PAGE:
13. Scott216

    Thread Starter New Member

    Jun 16, 2011
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    I agree, I'd like to kill the problem at the source if possible. I've never used a snubber. How do I go about figuring out what to get?
     
  14. MaxHeadRoom

    Expert

    Jul 18, 2013
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    Here are a couple
     
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  15. Scott216

    Thread Starter New Member

    Jun 16, 2011
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    Thanks for the links to the snubber info. I'm a little confused about the recommendation made on page 2 where they say
    "Electrocube has determined that the best overall combination is 0.47-.50 Mfd @ 220"
    Is the 220 the line volts or resistance? I'm assuming it's the RMS line volts. If so, then how do I calculate the resistance? I tried the following, but it didn't seem right.

    If I use their formulas (see attached), which they say aren't necessarily the best way to go because of other factors. But here's what I get:
    The current through the hot tub heater is about 22 amps. So the capacitance is 48.4uF. Which is a lot more then their 0.47uF general purpose recommendation. For voltage I used 220 * 1.414 = 311 to get the peak. Based on this the value for resistance which would be 7.85 ohms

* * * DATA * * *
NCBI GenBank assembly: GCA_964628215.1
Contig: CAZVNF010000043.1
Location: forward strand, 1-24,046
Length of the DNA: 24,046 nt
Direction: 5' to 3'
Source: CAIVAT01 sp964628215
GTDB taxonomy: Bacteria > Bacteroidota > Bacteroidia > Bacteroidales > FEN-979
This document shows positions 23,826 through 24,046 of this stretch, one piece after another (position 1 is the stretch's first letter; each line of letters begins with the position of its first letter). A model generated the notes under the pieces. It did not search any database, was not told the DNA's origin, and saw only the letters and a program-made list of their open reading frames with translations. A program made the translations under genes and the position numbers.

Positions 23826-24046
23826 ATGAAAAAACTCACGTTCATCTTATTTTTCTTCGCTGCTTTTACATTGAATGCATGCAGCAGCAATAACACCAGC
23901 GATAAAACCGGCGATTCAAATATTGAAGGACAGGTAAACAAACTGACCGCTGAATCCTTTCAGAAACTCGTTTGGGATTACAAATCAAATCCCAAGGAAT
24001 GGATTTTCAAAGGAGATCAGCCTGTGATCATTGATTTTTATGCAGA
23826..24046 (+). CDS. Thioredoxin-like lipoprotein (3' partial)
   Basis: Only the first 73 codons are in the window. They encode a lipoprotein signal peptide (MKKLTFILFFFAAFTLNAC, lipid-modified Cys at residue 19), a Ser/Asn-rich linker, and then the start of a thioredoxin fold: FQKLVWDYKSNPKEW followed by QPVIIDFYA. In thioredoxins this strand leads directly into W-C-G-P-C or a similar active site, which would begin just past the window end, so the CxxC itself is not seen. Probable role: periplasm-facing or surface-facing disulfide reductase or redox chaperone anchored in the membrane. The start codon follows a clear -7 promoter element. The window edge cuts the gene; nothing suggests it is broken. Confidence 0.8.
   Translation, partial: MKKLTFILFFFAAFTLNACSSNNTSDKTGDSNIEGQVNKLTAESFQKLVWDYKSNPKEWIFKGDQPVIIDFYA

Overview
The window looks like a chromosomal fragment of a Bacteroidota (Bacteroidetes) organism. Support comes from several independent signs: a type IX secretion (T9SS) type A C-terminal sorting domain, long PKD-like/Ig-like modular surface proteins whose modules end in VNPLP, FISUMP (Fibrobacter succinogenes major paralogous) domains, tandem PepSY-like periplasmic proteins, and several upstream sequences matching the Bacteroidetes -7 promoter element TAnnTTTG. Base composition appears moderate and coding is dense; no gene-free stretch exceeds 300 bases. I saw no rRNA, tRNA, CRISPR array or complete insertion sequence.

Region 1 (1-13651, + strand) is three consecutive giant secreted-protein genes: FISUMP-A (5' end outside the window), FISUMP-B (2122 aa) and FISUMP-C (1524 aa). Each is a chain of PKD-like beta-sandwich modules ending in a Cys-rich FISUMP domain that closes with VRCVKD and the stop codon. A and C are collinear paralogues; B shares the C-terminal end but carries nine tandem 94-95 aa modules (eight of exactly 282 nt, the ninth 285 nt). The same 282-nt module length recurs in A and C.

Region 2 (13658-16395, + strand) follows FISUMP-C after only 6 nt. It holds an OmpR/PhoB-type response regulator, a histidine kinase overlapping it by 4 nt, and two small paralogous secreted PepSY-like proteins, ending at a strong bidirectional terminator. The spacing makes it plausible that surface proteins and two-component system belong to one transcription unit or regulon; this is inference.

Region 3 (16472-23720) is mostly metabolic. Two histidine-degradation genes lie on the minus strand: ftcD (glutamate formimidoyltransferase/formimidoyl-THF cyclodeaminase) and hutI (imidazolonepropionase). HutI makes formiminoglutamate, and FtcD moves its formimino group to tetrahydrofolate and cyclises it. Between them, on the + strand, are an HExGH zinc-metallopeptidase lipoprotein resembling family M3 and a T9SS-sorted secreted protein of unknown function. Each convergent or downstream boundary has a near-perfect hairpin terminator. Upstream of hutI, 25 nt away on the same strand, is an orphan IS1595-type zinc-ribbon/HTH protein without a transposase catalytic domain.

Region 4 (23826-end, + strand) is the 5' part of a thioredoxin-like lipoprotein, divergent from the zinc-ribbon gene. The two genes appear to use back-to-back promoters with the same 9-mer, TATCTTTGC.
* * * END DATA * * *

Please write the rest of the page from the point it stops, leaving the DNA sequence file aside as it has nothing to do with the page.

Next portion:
I'm assuming in the formula that I need to take the 3.16 root of C; but I wasn't sure about that.

    Here's the Excel formula I used (amps = 22, volts = 311):
    =311 / (10 * ((22^2)/10)^(1/3.16) * (1 + 50/311))
     
  16. MaxHeadRoom

    Expert

    Jul 18, 2013
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    220 is RMS line voltage. I interpret it that the peak voltage is required for the voltage value for the capacitor.
    Also the snubber PDF's are based on inductive loads where there is stored energy that has to be dissipated, this does not occur in resistive loads, so I would consider the the only source to worry about is contact arc from a resistive load.
    Placing a snubber across each contact may suffice in your case?
    Max.
     
  17. Scott216

    Thread Starter New Member

    Jun 16, 2011
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    That's what I want to do, but I don't know what size snubber to get.